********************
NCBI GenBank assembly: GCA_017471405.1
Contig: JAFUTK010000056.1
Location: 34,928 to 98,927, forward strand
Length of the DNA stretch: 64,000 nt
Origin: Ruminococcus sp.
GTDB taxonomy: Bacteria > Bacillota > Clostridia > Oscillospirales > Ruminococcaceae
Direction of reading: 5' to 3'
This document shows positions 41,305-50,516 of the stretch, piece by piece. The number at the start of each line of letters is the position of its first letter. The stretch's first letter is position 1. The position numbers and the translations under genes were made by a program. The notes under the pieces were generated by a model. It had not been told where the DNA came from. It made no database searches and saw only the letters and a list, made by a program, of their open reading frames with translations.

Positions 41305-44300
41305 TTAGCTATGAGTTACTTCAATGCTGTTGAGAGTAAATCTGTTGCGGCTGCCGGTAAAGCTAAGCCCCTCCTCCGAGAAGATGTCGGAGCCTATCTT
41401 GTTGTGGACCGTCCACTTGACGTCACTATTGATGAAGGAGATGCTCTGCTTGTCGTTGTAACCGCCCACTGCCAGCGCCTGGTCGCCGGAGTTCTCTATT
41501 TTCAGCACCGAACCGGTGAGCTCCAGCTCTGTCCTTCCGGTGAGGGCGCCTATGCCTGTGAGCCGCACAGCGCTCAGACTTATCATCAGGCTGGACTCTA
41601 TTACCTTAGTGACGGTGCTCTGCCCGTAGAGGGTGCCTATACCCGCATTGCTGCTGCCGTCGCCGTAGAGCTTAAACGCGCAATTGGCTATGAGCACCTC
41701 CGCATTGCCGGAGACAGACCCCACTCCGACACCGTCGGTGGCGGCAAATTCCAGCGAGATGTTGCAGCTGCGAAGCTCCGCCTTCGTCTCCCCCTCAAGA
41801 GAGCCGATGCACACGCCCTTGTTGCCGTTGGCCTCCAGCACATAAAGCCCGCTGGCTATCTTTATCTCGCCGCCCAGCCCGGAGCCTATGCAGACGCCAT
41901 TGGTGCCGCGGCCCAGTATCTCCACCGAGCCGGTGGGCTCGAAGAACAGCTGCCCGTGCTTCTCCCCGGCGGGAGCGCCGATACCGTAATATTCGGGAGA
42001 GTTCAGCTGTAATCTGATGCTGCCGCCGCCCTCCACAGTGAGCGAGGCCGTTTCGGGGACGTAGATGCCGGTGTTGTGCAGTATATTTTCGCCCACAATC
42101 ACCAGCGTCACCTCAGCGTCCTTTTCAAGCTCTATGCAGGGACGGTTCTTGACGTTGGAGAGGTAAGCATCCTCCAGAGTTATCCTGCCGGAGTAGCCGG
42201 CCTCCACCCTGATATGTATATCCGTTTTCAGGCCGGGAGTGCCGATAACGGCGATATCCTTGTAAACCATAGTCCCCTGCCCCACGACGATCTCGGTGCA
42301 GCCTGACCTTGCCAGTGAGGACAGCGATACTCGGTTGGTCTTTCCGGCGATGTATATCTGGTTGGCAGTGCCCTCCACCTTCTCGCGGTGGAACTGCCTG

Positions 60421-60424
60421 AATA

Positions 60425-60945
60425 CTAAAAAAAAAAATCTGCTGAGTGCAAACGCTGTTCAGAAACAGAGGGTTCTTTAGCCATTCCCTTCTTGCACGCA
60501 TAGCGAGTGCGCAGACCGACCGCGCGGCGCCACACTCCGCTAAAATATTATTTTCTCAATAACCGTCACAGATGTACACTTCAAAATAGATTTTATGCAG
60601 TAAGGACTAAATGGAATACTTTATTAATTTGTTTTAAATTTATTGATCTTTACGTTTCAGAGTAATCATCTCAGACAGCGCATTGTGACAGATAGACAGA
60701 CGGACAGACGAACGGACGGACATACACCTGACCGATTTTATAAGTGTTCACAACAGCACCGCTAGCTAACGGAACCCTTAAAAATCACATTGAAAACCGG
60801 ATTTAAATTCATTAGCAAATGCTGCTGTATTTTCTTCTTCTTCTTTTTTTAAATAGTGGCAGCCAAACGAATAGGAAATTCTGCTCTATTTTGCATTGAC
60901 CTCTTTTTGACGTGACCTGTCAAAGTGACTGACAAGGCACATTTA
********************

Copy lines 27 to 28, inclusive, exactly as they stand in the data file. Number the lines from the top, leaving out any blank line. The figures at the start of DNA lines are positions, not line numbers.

60701 CGGACAGACGAACGGACGGACATACACCTGACCGATTTTATAAGTGTTCACAACAGCACCGCTAGCTAACGGAACCCTTAAAAATCACATTGAAAACCGG
60801 ATTTAAATTCATTAGCAAATGCTGCTGTATTTTCTTCTTCTTCTTTTTTTAAATAGTGGCAGCCAAACGAATAGGAAATTCTGCTCTATTTTGCATTGAC